Picture Archiving and Communication Systems (PACS) in Nondestructive Testing

An Interview with Peter Rosiepen, Managing Director at DIMATE

February 21, 2024

Inspectioneering recently had the opportunity to chat with Peter Rosiepen, Managing Director at DIMATE GmbH. Our conversation explored the historical evolution of PACS, its applications beyond healthcare, its impact on the NDT industry, and the anticipated advancements in PACS technology for the future.

Inspectioneering (IJ): Peter, thank you for taking a few moments to chat with us. Please tell us a little about yourself, your journey into the industry, and your primary roles within it.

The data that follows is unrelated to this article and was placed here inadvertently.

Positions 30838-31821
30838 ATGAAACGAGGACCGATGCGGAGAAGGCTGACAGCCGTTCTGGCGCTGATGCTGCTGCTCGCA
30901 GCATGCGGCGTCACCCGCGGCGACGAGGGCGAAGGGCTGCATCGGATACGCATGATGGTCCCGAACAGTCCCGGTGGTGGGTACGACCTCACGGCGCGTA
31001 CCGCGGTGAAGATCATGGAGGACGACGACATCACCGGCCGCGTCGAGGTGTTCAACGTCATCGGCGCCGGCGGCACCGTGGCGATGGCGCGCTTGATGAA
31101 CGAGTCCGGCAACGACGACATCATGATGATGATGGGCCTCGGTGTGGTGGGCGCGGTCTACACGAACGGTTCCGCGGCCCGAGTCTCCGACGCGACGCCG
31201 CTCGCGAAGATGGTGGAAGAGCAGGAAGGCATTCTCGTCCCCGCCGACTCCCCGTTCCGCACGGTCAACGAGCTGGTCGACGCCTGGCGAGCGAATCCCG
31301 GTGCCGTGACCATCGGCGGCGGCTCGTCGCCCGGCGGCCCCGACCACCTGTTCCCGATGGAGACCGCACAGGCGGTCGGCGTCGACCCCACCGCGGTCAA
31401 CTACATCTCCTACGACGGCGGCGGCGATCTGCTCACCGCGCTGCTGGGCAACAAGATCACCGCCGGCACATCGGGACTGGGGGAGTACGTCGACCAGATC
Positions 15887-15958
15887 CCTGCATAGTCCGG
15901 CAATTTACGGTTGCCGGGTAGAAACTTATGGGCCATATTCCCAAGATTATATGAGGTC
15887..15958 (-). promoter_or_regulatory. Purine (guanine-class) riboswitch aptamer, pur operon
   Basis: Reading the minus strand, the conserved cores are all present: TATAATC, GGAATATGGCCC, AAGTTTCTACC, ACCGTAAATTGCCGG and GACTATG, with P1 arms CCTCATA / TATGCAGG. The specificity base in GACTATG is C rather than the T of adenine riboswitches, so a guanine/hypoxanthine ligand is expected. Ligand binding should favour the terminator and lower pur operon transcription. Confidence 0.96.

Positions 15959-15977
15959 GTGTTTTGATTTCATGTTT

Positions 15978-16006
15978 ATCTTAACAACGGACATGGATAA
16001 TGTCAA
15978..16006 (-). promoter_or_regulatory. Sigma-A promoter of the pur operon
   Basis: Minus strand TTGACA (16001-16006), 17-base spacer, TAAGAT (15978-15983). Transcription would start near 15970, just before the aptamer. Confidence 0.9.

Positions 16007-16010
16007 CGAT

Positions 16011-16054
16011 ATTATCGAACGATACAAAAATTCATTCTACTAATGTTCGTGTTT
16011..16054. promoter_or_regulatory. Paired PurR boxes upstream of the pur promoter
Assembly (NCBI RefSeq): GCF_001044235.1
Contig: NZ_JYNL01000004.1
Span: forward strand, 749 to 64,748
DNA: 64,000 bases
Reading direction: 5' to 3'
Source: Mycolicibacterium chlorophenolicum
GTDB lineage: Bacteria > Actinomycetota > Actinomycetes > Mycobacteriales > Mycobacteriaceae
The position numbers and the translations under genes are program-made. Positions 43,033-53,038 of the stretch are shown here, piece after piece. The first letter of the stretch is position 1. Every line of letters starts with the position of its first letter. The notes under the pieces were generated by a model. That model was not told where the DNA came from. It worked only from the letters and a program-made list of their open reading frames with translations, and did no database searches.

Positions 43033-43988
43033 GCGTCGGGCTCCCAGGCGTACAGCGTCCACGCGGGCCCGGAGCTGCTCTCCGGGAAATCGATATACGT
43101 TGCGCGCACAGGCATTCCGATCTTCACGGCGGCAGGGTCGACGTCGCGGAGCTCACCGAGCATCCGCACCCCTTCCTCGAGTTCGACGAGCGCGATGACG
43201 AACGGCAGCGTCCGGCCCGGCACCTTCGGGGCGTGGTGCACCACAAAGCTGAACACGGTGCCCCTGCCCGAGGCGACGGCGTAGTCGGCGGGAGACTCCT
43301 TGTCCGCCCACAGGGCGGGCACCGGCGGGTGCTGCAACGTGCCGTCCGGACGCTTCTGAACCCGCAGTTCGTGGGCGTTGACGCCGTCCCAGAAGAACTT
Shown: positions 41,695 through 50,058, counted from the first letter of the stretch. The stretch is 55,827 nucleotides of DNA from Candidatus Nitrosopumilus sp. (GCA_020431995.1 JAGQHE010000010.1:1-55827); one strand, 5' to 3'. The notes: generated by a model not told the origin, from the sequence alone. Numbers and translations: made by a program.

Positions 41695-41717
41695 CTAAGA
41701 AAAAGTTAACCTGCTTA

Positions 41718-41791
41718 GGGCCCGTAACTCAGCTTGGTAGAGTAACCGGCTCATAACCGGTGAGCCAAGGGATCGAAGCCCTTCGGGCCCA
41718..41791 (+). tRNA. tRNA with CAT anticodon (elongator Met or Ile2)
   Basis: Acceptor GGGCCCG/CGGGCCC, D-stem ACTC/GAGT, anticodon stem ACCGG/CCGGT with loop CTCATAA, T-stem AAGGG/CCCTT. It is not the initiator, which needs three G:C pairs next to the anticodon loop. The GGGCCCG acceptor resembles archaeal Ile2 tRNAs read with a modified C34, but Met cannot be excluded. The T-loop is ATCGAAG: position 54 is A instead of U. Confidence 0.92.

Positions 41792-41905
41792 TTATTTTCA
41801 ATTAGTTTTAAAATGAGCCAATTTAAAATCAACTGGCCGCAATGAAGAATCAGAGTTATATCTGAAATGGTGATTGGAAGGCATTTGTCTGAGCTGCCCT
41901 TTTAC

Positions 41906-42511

Peter Rosiepen (PR): Since the start of my professional career, I've worked in business development of IT solutions. Since 2001, I've been involved in digitizing medical and diagnostic processes within the healthcare sector with the Picture Archiving and Communication System (PACS) of VISUS Health IT. I have been part of VISUS Health's journey from a startup to becoming a leading player in medical technology.

In 2015, I discovered that the medical IT standard, Digital Imaging and Communication in Medicine (DICOM), was adopted by the industry and the American Society for Testing and Materials (ASTM). It became the foundation for the IT standard in nondestructive testing (NDT), known as Digital Imaging and Communication in Non-Destructive Evaluation (DICONDE). Notably, DICONDE closely resembled DICOM in medicine. Recognizing this similarity, my colleagues and I, having deep familiarity with DICOM, initiated an evaluation of the industrial market. We found that the PACS solutions, as seen in medicine, were unavailable. We identified the potential for DICONDE, paired with a PACS, to revolutionize industrial testing and inspection processes.